A steeplejack is a crafts person whose job involves scaling difficult to access or very high structures like steeples or industrial chimneys for their construction, maintenance, or safe demolition.
Steeplejacks erect high ladders, build scaffolding, on tall structures like church spires, bell towers, industrial chimneys, cooling towers, clock towers, radio antennas, airport control towers, suspension bridges, lighthouses, windmills and silos.
If required, scaffolding can be started (kicked off) from an elevated position on the structure using fixed anchors in the wall (concrete, stone, brick, steel).
Steeplejacks can be called upon to build and maintain tall structures where access is considered difficult or requires personnel trained in safety procedures needed for working at great heights. Steeplejacks carry out all maintenance required by tall structures like repairs of weather damaged masonry, masonry cleaning (eg. sand blasting), painting, carpentry and roof repairs. Steeplejacks may also be required to carryout close inspection and surveys of tall structures that have potentially been damaged by storms or severe weather.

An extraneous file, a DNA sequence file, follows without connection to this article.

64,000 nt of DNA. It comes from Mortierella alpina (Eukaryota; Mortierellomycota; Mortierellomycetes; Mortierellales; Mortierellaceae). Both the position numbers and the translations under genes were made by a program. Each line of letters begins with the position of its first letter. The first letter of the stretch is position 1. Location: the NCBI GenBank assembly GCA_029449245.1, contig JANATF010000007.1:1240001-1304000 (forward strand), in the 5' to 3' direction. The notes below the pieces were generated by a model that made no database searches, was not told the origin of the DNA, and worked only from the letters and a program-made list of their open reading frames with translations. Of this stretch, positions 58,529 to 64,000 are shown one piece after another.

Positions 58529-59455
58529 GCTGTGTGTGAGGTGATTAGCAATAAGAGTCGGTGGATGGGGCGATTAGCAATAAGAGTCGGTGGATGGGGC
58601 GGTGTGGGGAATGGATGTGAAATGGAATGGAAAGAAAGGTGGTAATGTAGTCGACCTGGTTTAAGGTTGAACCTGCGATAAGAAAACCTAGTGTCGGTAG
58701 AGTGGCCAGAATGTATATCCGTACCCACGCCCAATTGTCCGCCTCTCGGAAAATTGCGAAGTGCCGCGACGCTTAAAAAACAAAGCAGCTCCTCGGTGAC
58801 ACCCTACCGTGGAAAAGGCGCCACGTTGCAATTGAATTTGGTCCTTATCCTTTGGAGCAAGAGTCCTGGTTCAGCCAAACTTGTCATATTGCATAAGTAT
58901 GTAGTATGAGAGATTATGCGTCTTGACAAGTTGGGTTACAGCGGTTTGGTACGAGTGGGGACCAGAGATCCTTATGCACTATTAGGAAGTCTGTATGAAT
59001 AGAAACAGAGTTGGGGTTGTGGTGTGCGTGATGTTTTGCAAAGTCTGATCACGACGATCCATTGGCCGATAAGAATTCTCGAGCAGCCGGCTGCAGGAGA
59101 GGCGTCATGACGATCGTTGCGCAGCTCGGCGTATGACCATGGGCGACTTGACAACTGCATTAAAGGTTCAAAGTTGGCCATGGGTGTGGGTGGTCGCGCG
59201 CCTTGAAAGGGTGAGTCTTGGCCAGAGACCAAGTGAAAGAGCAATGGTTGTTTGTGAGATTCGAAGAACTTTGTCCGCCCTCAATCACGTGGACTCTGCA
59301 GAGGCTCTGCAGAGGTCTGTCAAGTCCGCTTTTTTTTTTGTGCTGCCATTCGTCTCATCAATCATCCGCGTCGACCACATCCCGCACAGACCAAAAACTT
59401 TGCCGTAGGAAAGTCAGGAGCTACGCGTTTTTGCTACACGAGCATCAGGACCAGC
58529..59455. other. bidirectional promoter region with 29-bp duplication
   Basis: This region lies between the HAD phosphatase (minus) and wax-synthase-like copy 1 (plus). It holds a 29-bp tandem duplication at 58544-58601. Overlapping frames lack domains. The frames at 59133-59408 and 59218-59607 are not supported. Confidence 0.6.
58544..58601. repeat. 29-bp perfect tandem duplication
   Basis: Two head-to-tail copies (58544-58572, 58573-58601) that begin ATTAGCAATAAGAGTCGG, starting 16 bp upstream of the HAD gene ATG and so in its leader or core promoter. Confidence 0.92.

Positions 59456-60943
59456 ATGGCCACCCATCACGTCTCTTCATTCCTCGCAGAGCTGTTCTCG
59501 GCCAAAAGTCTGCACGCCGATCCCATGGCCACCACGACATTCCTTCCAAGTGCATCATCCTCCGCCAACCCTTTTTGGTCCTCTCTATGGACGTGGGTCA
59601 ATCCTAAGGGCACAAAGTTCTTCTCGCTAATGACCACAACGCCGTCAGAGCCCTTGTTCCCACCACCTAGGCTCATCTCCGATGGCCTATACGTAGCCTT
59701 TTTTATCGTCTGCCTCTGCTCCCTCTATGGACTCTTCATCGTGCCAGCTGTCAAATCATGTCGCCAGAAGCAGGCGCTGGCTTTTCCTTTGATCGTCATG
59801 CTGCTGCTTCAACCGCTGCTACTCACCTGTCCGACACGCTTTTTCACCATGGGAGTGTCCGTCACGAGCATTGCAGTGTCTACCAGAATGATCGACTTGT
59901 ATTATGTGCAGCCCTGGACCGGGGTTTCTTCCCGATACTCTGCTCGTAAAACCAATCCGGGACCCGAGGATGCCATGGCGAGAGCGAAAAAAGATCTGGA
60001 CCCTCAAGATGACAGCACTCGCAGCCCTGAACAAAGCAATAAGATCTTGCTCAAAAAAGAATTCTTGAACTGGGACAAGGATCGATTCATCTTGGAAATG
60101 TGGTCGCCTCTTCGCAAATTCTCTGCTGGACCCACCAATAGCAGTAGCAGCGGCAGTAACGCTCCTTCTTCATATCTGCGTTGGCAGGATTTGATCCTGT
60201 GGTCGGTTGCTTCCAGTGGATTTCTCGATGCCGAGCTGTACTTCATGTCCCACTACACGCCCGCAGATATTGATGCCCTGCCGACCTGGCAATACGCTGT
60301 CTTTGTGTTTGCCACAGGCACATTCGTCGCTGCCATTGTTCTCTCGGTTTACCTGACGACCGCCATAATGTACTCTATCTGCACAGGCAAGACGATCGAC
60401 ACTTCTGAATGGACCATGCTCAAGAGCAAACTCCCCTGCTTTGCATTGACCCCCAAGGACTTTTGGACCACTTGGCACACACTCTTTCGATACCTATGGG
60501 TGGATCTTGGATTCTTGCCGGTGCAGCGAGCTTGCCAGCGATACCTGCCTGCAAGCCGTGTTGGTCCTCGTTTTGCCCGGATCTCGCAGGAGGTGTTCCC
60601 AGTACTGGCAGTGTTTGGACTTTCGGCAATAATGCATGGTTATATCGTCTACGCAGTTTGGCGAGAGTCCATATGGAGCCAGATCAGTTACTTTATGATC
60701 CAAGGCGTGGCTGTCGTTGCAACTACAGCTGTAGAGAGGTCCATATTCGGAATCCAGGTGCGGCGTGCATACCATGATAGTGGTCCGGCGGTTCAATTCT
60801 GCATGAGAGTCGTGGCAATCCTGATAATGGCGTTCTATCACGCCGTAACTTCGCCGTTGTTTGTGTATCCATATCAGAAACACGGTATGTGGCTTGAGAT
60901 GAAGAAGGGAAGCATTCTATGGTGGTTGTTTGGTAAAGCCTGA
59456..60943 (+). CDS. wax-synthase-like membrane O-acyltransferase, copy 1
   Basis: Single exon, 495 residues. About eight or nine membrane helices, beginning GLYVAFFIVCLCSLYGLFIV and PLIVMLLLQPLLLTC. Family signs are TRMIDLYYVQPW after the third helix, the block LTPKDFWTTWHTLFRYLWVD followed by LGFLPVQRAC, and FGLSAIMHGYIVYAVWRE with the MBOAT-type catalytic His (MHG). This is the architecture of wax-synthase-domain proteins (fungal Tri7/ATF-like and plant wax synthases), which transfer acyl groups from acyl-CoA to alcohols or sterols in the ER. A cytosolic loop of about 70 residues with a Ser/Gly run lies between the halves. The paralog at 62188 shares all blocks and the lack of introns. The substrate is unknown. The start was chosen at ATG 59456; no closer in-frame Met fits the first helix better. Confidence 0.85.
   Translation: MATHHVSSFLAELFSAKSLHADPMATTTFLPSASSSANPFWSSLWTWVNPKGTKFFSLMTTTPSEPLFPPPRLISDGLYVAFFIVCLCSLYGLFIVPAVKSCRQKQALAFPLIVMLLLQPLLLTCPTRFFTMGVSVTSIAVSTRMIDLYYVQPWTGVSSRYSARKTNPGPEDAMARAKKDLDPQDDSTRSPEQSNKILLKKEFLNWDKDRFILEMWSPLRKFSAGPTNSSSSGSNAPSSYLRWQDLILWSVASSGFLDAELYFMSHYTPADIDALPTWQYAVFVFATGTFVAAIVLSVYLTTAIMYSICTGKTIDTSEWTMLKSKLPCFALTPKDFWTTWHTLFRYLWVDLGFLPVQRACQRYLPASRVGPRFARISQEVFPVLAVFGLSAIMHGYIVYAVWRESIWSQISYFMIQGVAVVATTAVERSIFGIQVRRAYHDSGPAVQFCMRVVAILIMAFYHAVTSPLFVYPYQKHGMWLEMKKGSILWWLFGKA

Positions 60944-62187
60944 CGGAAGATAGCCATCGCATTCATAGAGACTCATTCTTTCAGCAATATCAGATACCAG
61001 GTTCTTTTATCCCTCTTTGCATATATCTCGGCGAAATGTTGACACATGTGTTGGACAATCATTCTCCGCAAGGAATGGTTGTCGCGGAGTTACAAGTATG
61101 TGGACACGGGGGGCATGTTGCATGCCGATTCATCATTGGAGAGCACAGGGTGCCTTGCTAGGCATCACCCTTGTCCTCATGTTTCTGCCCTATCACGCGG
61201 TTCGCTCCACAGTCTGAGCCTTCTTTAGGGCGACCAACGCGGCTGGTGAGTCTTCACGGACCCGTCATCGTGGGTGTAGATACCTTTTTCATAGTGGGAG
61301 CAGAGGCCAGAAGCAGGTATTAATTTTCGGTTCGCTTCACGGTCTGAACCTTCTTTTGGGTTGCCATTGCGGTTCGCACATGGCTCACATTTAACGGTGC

Trained steeplejacks also install and maintain lightning protection systems for tall or difficult to access structures that need it most.
One of the most well known steeplejacks is Fred Dibnah from Bolton England. First filmed by a regional BBC news crew while repairing Bolton Town Hall, he later went on to make a award-winning documentary and to become a much liked TV presenter television.